1. The modern worldview is that because our universe is so old and so vast, humans are totally insignificant. A more helpful and meaningful approach is that because of our intelligence and creativity, which it took the universe so long to produce – 13.7 billion years – we can say again, as people did before astrophysics, that humans are not only significant but central to the entire universe.
  2. Georges Lemaitre, a Belgian physicist and priest, first postulated that, as in Genesis, the first book of the Bible, there must have been a beginning to the universe. Then George Isamow, an American-Russian physicist, postulated the Big Bang Theory, the current view among scientists. Since scientists have proven that everything is expanding outward, if you go back in time far enough, it must have all begun from a single point. Science has to be materially based, it can’t start with spirit, and therefore Isamow further theorized that the universe came from a tiny particle. However, this idea that all the matter of the universe as we now know it was somehow packed into an infinitely small particle seems absurd and is an untestable hypothesis. As such it is a myth. I am not anti-science, in fact I think science is an incredible tool that reveals even more of God’s glory. But I also believe it is important to understand that science is based on this myth. It is just as logical, in fact I believe more logical, to say that the whole universe came from an Almighty Creator.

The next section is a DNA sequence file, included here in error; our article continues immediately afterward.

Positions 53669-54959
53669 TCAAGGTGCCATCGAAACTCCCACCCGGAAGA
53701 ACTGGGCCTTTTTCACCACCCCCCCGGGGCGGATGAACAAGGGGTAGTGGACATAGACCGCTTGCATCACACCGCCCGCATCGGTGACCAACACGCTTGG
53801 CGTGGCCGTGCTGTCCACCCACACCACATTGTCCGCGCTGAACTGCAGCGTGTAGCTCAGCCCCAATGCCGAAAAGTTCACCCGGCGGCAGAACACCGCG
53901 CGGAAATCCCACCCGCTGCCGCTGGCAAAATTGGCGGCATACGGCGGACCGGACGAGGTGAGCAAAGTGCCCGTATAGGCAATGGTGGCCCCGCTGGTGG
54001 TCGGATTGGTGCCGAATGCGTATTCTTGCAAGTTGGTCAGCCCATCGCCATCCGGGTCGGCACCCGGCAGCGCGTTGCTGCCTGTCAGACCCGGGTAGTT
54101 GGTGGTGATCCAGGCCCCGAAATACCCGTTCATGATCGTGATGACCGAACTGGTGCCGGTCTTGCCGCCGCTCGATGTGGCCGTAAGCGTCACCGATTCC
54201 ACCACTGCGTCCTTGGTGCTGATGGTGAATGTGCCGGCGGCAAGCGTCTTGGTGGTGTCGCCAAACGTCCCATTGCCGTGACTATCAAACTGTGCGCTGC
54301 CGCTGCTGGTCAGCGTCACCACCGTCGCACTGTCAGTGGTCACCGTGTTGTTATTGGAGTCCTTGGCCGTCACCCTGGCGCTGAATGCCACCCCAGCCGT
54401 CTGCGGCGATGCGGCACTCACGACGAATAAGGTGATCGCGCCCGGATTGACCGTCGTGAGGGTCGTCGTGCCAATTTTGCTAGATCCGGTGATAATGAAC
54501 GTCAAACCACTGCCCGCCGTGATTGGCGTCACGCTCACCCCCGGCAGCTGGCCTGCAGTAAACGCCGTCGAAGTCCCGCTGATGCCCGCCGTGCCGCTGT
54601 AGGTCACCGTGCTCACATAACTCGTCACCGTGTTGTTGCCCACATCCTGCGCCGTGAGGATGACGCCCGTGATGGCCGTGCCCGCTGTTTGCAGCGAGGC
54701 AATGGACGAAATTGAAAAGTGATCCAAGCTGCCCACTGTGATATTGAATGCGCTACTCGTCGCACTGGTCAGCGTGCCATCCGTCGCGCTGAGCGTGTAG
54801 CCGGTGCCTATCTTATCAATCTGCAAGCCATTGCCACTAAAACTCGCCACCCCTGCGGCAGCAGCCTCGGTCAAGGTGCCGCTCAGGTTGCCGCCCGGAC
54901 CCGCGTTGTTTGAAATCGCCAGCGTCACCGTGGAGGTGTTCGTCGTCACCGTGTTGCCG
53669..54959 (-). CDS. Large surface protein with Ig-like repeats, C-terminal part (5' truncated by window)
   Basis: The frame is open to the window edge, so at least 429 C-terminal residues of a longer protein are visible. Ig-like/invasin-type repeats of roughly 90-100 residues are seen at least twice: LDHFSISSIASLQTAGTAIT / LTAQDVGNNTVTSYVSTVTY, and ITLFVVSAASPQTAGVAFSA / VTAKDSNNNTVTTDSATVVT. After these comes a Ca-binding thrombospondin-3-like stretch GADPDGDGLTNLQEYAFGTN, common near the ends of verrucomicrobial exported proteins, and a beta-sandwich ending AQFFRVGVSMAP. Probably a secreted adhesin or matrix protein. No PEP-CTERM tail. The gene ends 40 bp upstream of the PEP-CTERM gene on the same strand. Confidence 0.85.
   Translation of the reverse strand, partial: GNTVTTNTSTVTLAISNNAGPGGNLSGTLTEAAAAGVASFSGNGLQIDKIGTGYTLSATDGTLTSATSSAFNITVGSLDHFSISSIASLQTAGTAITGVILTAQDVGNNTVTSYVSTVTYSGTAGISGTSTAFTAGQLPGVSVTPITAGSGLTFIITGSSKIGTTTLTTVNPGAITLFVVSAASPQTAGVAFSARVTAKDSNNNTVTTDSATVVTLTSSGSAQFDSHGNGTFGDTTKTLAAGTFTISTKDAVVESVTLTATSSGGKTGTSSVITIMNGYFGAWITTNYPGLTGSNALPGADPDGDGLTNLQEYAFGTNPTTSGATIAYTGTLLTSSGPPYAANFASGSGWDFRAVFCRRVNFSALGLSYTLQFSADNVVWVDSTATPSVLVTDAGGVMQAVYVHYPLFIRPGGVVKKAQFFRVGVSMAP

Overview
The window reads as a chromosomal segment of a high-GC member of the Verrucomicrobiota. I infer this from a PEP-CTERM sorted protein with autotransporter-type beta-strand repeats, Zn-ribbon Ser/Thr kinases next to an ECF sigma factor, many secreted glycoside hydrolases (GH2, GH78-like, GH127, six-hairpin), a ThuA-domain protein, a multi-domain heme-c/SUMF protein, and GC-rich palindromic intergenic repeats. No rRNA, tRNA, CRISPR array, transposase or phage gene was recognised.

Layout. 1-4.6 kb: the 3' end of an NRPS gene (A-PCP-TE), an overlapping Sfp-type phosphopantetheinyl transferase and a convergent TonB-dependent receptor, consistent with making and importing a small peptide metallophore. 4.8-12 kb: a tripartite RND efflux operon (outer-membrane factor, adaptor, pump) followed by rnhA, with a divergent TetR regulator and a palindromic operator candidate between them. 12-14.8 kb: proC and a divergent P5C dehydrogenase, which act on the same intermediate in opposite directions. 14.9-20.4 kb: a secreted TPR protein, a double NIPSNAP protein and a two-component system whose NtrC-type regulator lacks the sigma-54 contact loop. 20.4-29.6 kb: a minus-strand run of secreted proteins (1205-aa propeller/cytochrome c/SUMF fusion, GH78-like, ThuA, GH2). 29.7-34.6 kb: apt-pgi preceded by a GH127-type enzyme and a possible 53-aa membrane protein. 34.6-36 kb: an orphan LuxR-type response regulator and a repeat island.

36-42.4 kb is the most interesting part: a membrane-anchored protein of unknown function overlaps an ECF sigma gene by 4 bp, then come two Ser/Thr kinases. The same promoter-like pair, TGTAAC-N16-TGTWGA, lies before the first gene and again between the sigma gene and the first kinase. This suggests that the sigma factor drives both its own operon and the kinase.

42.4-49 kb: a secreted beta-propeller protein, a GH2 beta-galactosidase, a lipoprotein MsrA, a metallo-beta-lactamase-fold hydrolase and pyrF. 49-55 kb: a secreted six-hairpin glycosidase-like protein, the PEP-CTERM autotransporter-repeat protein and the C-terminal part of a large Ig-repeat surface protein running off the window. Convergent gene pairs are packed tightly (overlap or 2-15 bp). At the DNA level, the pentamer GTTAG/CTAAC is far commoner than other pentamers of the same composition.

3. Ignatius of Loyola invented the prayer method of inserting yourself imaginatively right into scenes from the Bible. For example, you are in a boat with the disciples in a raging sea. You feel the rocking of the boat, the spray of the waves, and then you see someone walking on the water. You feel the fear of the disciples who didn’t recognize it was Jesus and thought they were seeing a ghost. You feel amazement and relief when Jesus calms the wind and sea and gets into the boat with them. Many people have found that this method of imaginative contemplation leads them beyond “head-knowledge” to “heart-knowledge” of God and emotionally transforms them through a direct experience of God.